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Primary Health Care (PHC) professionals in Aboriginal and Torres Strait Islander health services perform basic eye and vision checks as part of routine preventive health checks (Adult and Child Health Checks), according to their level of training. The PHC professional will refer patients with reduced vision, diabetes and other eye conditions either to an optometrist or an ophthalmologist for further assessment.

The National guide to a preventive health assessment for Aboriginal and Torres Strait Islander people recommends that eye and vision assessments are a necessary part in preventive health checks for Aboriginal and Torres Strait Islander adults[1].Refer to the attached step-by-step guide for an outline on the recommended referral and decision-making process for these eye and vision assessments. Every eye and vision check in PHC should include;

Case history

Distance visual acuity (VA)  Pinhole VA where indicated

Near VA

External eye check

This document outlines each of these steps. There are additional tests for children and adults with diabetes (refer to the end of the chapter on where to find more details).



The symptoms a person has with their vision are just as important as the VA you measure, as the symptoms won’t always be associated with reduced VA. Even if VA is ‘normal’, symptoms such as eye strain and difficulty focusing indicate the need for an optometry exam.

How? Asking a few questions about a person’s eyes and vision before testing will give useful information

to guide the rest of the assessments.

In questioning, use open-ended questions to cover the following points:

 Vision problems/difficulties, when looking at things up close and far away  Problems with the eyes (e.g. irritation, discharge, redness)

 Visual symptoms (e.g. double vision, distorted/wavy vision, flashes of light or floaters)  Related symptoms (e.g. headaches/eyestrain, especially when looking up close)  Eye and health history (e.g. previous eye surgery, diabetes)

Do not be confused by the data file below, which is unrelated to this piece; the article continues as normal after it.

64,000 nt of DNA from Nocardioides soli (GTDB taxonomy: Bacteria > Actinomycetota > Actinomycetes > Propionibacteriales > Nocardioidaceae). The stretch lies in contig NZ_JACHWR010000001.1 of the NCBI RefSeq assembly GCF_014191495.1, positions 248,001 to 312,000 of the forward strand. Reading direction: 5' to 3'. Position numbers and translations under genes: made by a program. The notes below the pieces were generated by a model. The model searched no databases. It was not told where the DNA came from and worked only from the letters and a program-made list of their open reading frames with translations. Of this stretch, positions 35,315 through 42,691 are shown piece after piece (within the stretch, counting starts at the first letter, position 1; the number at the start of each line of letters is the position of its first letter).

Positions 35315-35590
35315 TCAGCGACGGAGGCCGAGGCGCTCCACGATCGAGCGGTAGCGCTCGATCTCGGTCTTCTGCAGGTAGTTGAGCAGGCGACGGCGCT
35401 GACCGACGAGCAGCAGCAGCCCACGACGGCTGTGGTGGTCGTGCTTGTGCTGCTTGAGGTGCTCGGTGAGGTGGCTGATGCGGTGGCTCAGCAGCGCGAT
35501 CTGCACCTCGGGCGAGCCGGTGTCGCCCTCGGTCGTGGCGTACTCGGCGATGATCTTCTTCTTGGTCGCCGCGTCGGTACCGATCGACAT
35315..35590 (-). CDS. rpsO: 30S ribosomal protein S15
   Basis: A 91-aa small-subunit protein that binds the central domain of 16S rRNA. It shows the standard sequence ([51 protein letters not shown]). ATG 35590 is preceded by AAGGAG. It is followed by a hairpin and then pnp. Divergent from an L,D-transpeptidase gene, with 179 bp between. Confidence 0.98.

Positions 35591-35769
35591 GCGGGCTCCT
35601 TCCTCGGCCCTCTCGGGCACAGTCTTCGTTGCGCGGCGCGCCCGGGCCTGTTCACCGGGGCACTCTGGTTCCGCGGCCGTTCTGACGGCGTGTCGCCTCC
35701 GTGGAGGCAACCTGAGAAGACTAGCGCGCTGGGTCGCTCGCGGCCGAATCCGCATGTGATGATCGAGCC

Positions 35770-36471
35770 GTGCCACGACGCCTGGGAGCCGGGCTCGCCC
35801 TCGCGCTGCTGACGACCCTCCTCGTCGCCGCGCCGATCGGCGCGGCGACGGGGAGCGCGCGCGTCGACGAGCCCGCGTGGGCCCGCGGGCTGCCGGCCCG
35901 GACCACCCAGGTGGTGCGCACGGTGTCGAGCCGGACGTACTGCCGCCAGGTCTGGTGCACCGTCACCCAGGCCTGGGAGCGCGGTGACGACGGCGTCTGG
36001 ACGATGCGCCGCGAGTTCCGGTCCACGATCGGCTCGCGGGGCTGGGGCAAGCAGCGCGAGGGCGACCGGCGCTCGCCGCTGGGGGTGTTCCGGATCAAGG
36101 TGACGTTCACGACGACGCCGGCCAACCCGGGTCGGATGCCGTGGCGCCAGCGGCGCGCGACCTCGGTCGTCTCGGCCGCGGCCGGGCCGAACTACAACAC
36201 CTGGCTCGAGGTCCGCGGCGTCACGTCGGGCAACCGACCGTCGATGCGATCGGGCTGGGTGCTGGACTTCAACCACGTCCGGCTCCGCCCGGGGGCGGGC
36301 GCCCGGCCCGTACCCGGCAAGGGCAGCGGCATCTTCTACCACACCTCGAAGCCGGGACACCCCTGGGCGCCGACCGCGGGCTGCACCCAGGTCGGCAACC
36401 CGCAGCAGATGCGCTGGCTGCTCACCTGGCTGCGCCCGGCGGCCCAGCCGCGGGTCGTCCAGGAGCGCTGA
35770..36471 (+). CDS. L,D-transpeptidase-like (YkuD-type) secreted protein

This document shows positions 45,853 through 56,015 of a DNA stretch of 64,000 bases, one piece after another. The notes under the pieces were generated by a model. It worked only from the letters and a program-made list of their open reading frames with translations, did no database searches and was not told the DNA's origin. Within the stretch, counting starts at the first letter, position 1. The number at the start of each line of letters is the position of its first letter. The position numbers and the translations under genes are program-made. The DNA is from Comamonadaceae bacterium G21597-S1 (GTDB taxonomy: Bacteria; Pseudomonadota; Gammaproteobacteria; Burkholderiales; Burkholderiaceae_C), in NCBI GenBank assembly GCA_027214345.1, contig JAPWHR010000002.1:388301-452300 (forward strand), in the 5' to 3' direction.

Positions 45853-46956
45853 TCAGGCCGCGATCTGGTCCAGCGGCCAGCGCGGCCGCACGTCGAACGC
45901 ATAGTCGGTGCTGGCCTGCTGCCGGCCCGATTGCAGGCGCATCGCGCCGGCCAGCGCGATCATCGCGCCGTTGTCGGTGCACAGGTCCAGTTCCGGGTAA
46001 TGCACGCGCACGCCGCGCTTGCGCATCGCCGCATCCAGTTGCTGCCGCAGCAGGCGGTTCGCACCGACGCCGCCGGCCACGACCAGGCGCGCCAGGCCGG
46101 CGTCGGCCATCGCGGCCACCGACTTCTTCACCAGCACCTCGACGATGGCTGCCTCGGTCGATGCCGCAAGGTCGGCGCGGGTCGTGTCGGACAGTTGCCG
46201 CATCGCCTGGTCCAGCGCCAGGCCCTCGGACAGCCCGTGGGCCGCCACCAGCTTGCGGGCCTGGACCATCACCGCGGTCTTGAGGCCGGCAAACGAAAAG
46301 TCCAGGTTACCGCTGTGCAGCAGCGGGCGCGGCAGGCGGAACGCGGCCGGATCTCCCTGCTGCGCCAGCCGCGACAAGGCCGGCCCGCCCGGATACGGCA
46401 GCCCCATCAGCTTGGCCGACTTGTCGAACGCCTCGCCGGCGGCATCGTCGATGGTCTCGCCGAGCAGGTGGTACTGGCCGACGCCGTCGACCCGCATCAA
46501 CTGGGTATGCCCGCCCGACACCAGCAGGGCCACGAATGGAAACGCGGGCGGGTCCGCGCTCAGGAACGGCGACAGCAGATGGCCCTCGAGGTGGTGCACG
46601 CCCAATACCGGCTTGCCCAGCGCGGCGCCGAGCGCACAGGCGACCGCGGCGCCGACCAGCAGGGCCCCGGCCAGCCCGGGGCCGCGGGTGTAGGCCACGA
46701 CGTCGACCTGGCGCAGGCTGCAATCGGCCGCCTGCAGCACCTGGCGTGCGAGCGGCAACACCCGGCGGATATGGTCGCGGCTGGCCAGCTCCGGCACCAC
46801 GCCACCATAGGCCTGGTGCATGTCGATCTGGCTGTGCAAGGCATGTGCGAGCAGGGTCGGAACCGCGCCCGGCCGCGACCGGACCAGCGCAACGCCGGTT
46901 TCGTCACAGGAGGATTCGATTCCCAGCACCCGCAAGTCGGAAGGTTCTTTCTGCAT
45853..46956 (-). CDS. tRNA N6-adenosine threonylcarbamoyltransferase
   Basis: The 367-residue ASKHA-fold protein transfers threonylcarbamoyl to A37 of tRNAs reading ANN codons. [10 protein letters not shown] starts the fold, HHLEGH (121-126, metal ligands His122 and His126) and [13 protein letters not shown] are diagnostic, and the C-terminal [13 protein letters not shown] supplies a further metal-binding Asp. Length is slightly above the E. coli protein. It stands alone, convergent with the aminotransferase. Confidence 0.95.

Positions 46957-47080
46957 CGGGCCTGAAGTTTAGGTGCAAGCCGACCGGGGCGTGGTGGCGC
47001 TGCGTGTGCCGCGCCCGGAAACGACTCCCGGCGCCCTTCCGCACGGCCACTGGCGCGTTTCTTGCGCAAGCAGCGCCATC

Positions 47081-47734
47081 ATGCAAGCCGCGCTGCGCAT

Figure 1a: Distance letter chart Figure 1b: Distance tumbling E chart


What is VA? Visual acuity (VA) is a measure of how clearly a person sees when they are looking

directly at an object. Distance VA applies to objects at 6m and beyond. It is often measured at 3m, which is more practical.


Distance VA is the main indicator of a person’s visual function. Measuring VA over time is the main way reduced vision can be detected and then an appropriate referral for eye care initiated.

How? Measure the person’s presenting distance VA, using a standard chart, for the right (R) and left (L)

eye. You need to find the smallest line that a person can possibly see.

In all primary health checks we want to measure presenting distance VA. Presenting vision is the person’s VA when they present for an eye check. This is called either:

o Aided (with spectacles or contact lenses) or o Unaided (without correction).


Figure 2: Covering the eye with the palm

of the hand - peeking is impossible.

The distance VA chart (Figure 1a) should be placed at the appropriate distance and in good light. The person covers their eye not being tested with the palm of their hand (Figure 2). Then ask the person to read the smallest line on the chart that they can see.

If the person cannot read, use an E chart (Figure 1b). Ask the person to indicate the direction of the E’s they can see on the chart. They can either tell you the direction (e.g. “up”, “left” etc.) or point the direction using their hand (Figure 3). Encourage the person to give you an answer -“Even if it feels like you are guessing”. This will often give a whole other line or two beyond where they wanted to stop reading.

Once they have read the lowest letters they can read, record the distance VA, which can be found on the side of the chart. Include whether it is aided or unaided. Repeat for the left eye.

Example of recording VA:

Distance VA: Unaided R 6/12, L 6/7.5,



Do this if distance VA is 6/9 or worse as it will help to find out if there is refractive error. This will tell you if spectacles will help correct a person’s vision.

How? Measure the person’s distance VA through a pinhole occluder.

Use a pinhole occluder (Figure 4). If your Health Centre doesn’t have one, order a set for each consulting room from your medical equipment supplier. Some pinhole occluders only have one hole, others have multiple holes. Multiple holes is preferred.


Testing VA with the pinhole is done in the same way as distance VA

testing, just using the pinhole occluder in front of the eye being tested. The

other eye is occluded. The person looks through any of the pinholes and

reads the smallest line that they can see.

Record the VA for each eye that was measured. To show it was measured

with a PH write either next to the VA, PH VA, VA with PH, or simply VA with


Example of recording pinhole VA: